Incheon rebounds from debt crisis, readies for next leap forward
Published : Jul 17, 2017 - 16:27
Updated : Jul 17, 2017 - 17:37
Led by Mayor Yoo Jeong-bok, who made sound city finance as his top priority, Incheon metropolitan government has carried out a 3-year debt resolution plan and is now seeing their efforts pay off.
An official poster that promotes Incheon’s city slogan, “All Ways Incheon.” Incheon Metropolitan Government
The city’s debt was estimated to be around 13 trillion won ($11 billion) in 2014, when Yoo took office, but that is now down to 11 trillion won this year. It is forecast to further scale down to 9 trillion won by the end of the year, according to the city officials.
Accordingly, the city’s debt ratio fell from 39.9 percent in 2015 to 24.1 percent this June, allowing it to avoid Interior Ministry sanctions. According to the city, its financial burden stemmed mainly from big-scale projects such as the 2014 Asian Games.
The city also repurchased municipal bonds worth 45.3 billion won in June for early redemption.
“Incheon will make efforts to reduce an additional 280 billion won worth of debt by the end of the year,” Yoo said during a recent interview.
The city government plans to evenly invest in the local social welfare, culture, education and environment sectors as soon as it achieves fiscal stability to promote the welfare of its citizens.
Solving its landfill issues was another core project Yoo has pursued throughout his term.
In 2015, the city obtained the license to own and manage a waste dump site spanning 15.8 square kilometers of land, shared with Seoul and Gyeonggi Province. The city is to earn waste commission fees worth 75 billion won per year.
The municipal and provincial governments were experiencing difficulties finding an alternative dumping ground for a site which was originally scheduled to shut down in 2016 due to pollution and bad odors. The site, which opened in 1992, caters to the needs of around 25 million citizens in Incheon and adjacent areas, according to government data.
Incheon City Mayor Yoo Jeong-bok talks of his achievements and goals three years into his term in an office interview. Incheon Metropolitan Government
Despite its global reputation as one of the best airline hubs, Incheon has been seeing sluggish developments in its land transportation. It is widely known that its commuters experience difficulties traveling from Incheon to another city.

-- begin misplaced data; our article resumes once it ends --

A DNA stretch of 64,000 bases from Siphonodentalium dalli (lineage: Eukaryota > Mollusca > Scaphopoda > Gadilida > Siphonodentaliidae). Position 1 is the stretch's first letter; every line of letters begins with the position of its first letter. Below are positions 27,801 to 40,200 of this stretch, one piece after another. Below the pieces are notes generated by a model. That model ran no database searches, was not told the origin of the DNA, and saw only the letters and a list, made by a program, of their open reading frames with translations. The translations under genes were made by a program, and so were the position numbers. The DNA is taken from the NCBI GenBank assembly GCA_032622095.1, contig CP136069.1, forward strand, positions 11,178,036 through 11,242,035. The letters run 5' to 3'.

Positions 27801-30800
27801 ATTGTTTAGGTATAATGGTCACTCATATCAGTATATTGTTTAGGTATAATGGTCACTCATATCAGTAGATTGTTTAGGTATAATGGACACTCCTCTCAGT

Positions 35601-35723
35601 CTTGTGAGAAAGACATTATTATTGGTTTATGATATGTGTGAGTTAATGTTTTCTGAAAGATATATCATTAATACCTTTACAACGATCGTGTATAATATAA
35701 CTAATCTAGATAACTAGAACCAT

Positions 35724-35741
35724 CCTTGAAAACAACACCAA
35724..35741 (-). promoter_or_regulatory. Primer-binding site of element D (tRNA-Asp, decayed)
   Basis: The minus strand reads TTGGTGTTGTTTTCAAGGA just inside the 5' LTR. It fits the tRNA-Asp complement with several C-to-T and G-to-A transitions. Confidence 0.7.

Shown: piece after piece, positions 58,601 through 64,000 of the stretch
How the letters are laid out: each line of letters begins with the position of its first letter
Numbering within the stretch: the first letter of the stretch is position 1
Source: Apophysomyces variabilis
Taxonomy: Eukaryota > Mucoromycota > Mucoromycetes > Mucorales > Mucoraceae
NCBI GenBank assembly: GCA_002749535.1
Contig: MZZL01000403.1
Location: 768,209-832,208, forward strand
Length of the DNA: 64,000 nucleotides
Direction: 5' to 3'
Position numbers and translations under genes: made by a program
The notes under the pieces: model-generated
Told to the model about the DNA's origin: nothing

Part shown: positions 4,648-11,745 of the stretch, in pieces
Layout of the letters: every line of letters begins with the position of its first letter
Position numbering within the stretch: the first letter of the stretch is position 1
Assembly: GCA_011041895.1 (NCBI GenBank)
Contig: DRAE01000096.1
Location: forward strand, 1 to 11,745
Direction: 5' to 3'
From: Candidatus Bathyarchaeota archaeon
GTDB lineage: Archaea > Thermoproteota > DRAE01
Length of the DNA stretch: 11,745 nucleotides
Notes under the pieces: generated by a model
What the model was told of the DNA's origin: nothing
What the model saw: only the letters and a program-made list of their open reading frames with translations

Yoo revealed his dedication to the construction of high-speed underground rail networks, including the Incheon-bound GTX that connects Songdo International Business District in Incheon with central Seoul.
Suin Line, a subway line that connects Songdo Station to Incheon Station was also launched this month in an effort to grease its stiff inter-city transportation.
The expansion of its transportation infrastructure is in line with the city’s goals to promote its tourist sites and boost its regional economy.
The city is currently enhancing access to 168 nearby islands such as Yeongjongdo, which is expected to blossom into South Korea’s own Las Vegas with its proximity to Incheon airport. Its geographical advantage has successfully grabbed the attention of local and international resort and casino operators such as Paradise Group and Hong Kong’s Chow Tai Fook.
“My wish is to open an era of ‘great Incheon’ where citizens of the city can experience joy through integration of citizens and local development,” Yoo said.
“I also hope Incheon will be able to secure a power for sustainable development and morph into a city that can lead South Korea’s growth.”
Yoo’s four-year term is slated to end next year.
By Jung Min-kyung (email@example.com) and Lee Hong-seok (firstname.lastname@example.org)
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